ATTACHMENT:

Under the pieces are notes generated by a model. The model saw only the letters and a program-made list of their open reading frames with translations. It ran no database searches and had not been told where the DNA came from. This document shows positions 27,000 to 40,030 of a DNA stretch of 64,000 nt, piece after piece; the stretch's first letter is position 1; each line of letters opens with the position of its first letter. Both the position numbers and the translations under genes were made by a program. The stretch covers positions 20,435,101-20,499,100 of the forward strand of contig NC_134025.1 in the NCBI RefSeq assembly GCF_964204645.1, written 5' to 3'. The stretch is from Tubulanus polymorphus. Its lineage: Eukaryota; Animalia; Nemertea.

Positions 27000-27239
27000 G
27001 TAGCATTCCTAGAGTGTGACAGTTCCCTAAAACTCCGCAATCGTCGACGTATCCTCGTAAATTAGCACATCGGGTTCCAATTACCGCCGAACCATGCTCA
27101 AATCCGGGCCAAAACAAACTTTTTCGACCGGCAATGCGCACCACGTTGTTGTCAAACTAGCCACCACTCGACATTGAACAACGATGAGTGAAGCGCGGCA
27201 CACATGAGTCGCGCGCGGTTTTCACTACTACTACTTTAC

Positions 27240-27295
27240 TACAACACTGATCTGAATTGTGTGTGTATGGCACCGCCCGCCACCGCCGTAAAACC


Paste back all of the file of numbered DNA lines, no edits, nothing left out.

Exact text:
Under the pieces are notes generated by a model. The model saw only the letters and a program-made list of their open reading frames with translations. It ran no database searches and had not been told where the DNA came from. This document shows positions 27,000 to 40,030 of a DNA stretch of 64,000 nt, piece after piece; the stretch's first letter is position 1; each line of letters opens with the position of its first letter. Both the position numbers and the translations under genes were made by a program. The stretch covers positions 20,435,101-20,499,100 of the forward strand of contig NC_134025.1 in the NCBI RefSeq assembly GCF_964204645.1, written 5' to 3'. The stretch is from Tubulanus polymorphus. Its lineage: Eukaryota; Animalia; Nemertea.

Positions 27000-27239
27000 G
27001 TAGCATTCCTAGAGTGTGACAGTTCCCTAAAACTCCGCAATCGTCGACGTATCCTCGTAAATTAGCACATCGGGTTCCAATTACCGCCGAACCATGCTCA
27101 AATCCGGGCCAAAACAAACTTTTTCGACCGGCAATGCGCACCACGTTGTTGTCAAACTAGCCACCACTCGACATTGAACAACGATGAGTGAAGCGCGGCA
27201 CACATGAGTCGCGCGCGGTTTTCACTACTACTACTTTAC

Positions 27240-27295
27240 TACAACACTGATCTGAATTGTGTGTGTATGGCACCGCCCGCCACCGCCGTAAAACC